Based on a short film by Bliss’ son, Alexander, this nearly wordless graphic novel follows a seemingly quiet second-grader through an eventful 24 hours.
The narrative opens in Grace’s diverse classroom, where her teacher, a black man, reminds students about contributing to the “Buddy Fund” to purchase a companion for Gus, the guinea pig. The light-skinned protagonist sports a black pageboy and wears round glasses; they are opaque except when she greets Gus, at which point a double-page–spread close-up shows the affectionate creature reflected in her lenses. After dinner with her two dads (both pale-skinned), Grace grabs her violin case and sneaks out her bedroom window, the Manhattan skyline visible in the distance. The multitalented heroine busks for tips in the subway station, draws caricatures on Fifth Avenue, and performs pole gymnastics on the train home. Children and adults will enjoy perusing the sequential panels, designed in various sizes to control the pace. There is plenty to discover and chuckle over, from cartoon and literary characters (Charlie Brown, Nancy, Tintin) and cultural icons (Vincent van Gogh, Alfred Hitchcock, Donald Trump, Patti Smith) to physical comedy, humorous book titles, and clever signs (“Rump Tower”). Dramatic diagonals, beautiful contrasts in lighting, and a joyful vibrancy pervade the scenes drawn in ink by Bliss and digitally colored by Young. There is much rejoicing at the overflowing classroom coffers—and the goal for Gus is realized.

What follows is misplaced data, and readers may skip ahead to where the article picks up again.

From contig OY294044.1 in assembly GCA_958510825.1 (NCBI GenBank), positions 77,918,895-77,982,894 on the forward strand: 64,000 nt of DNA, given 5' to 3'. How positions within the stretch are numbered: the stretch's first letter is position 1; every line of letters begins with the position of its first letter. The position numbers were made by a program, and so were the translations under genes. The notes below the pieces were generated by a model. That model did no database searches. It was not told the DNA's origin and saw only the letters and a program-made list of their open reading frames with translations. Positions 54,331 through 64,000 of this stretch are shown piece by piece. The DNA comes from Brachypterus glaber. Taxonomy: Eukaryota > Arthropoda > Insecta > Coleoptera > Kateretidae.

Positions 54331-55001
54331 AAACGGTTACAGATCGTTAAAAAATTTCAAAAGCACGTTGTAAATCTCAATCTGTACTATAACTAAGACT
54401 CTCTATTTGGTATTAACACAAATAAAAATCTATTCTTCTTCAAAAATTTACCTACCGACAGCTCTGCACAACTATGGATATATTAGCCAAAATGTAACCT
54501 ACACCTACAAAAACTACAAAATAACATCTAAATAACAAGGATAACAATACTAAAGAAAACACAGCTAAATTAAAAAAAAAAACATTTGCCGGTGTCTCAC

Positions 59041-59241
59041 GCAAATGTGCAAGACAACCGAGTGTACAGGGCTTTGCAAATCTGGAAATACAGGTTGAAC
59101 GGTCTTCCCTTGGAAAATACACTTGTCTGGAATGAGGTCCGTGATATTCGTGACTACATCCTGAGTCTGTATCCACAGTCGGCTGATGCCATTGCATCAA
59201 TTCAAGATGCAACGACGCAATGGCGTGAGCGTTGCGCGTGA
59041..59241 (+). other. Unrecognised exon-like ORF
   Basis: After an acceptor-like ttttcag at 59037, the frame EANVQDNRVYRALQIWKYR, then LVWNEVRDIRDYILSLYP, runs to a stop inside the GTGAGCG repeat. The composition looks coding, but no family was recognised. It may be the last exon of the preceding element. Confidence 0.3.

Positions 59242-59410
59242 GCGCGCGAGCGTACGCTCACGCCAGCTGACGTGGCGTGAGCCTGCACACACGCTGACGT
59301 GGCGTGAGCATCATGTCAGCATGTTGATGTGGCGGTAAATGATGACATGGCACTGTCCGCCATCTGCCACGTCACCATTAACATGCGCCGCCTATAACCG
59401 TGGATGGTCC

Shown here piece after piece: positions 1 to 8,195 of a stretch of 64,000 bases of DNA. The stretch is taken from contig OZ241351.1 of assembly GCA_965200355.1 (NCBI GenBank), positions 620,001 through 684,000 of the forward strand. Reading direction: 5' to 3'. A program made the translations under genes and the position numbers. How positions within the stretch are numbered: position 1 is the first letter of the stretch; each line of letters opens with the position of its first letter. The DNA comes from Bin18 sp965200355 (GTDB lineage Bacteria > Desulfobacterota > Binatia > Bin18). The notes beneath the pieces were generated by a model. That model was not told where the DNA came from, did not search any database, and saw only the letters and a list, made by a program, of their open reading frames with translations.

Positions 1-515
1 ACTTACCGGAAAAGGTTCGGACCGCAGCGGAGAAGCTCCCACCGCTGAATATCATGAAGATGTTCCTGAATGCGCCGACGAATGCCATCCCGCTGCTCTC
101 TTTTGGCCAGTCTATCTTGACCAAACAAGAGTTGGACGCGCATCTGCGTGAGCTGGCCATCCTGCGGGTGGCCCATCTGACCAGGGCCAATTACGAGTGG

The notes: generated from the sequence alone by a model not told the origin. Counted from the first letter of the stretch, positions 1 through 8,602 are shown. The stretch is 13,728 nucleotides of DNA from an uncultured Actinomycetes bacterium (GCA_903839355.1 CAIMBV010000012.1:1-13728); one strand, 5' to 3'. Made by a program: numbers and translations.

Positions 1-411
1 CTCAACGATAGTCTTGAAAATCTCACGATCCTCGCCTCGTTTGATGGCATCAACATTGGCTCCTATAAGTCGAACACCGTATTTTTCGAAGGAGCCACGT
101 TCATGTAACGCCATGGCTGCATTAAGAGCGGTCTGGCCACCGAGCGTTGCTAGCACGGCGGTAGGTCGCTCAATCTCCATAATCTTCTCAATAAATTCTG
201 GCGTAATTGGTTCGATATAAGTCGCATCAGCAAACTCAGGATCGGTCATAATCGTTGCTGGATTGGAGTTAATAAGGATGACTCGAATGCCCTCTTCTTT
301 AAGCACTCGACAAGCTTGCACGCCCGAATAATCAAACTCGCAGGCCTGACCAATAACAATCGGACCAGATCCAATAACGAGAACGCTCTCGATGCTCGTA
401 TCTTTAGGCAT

A heartwarming call and response.
(Graphic fiction. 5-adult)
A wordless chase: in this 92-page visual narrative, a somewhat bemused cat pursues a domestic fish.
It all begins in a house. The compositions are rendered in black and gray except for the crimson fish—and later, strategically placed matching birds. The feline approaches the fishbowl and stirs the water, swirling it faster and faster. Its smile is impossible to decipher: threatening or playful? What appeared to be small fish fins now become wings; the swimmer ascends and soars through the window. The hunt begins over tiled rooftops, past diaphanous laundry, and into a leafy, stylized forest—where a red bird is given a scare until the pursuer realizes the mistake. Following the fish to the moon, the cat traverses stars like steppingstones—a captivating image. The penultimate setting is a tunnel through which the fish escapes, flying into the sea. Tentatively pawing the water, the hunter is left to stare into the sunset—and readers to interpret its feelings. Though Dubuc has created many books since, this 2007 title was her first. Originally entitled La mer and only now seeing publication in the United States, it won Quebec’s 2008 Prix Lux/Grafika award for illustration. Dubuc’s designs range from a whimsical wallpaper pattern that suggests paw prints to tiny lines on a gray background that create a pulsing force field around the stars.
An unhurried pace and graphically arresting scenes build suspense and wonderment in equal measure, providing space for reflection and tantalizing questions.
(Picture book. 3-7)
An anthropomorphized young elephant goes to sea and makes a friend in this wordless picture book.